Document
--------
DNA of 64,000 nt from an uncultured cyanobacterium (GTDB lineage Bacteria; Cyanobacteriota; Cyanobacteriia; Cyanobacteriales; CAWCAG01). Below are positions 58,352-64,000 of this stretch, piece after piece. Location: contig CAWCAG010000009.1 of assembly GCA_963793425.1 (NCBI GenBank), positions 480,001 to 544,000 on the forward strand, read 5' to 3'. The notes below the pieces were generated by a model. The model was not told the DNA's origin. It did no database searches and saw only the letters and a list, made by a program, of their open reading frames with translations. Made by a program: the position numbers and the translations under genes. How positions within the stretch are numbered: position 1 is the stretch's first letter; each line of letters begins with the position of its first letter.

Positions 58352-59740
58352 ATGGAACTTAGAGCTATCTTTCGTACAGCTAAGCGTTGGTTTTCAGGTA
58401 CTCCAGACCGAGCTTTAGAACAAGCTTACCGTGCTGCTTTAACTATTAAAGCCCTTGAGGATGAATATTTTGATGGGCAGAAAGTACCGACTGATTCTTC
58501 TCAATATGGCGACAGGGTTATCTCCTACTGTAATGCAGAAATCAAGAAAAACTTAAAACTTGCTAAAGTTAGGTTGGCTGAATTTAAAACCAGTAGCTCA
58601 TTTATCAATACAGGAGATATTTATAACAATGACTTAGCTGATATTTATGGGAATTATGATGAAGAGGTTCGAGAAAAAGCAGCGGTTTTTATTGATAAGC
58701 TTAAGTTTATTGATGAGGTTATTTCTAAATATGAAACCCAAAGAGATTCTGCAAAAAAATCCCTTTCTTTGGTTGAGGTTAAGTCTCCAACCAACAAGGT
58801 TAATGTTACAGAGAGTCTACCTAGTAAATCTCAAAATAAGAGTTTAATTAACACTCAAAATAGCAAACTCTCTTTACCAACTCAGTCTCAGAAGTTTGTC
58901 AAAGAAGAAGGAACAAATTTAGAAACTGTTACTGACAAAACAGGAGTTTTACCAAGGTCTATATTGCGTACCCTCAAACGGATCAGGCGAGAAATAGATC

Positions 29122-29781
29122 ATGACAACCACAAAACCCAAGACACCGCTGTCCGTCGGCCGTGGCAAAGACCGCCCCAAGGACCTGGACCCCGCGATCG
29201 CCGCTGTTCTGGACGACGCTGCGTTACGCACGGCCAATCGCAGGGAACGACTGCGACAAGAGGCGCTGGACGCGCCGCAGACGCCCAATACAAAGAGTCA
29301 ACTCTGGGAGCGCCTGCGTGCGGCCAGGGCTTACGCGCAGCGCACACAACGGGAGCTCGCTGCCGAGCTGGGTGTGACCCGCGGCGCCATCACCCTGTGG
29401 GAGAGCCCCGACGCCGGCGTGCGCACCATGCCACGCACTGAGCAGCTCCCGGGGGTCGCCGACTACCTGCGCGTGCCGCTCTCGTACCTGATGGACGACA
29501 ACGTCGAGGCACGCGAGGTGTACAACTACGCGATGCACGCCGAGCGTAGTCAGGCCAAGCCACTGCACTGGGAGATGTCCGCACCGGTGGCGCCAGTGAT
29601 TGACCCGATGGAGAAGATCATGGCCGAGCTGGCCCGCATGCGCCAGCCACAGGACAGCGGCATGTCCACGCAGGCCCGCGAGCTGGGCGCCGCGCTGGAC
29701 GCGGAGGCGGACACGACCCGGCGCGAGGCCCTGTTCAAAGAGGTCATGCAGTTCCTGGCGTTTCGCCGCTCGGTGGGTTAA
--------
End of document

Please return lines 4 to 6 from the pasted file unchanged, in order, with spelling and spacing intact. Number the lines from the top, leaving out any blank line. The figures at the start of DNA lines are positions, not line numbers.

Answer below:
58401 CTCCAGACCGAGCTTTAGAACAAGCTTACCGTGCTGCTTTAACTATTAAAGCCCTTGAGGATGAATATTTTGATGGGCAGAAAGTACCGACTGATTCTTC
58501 TCAATATGGCGACAGGGTTATCTCCTACTGTAATGCAGAAATCAAGAAAAACTTAAAACTTGCTAAAGTTAGGTTGGCTGAATTTAAAACCAGTAGCTCA
58601 TTTATCAATACAGGAGATATTTATAACAATGACTTAGCTGATATTTATGGGAATTATGATGAAGAGGTTCGAGAAAAAGCAGCGGTTTTTATTGATAAGC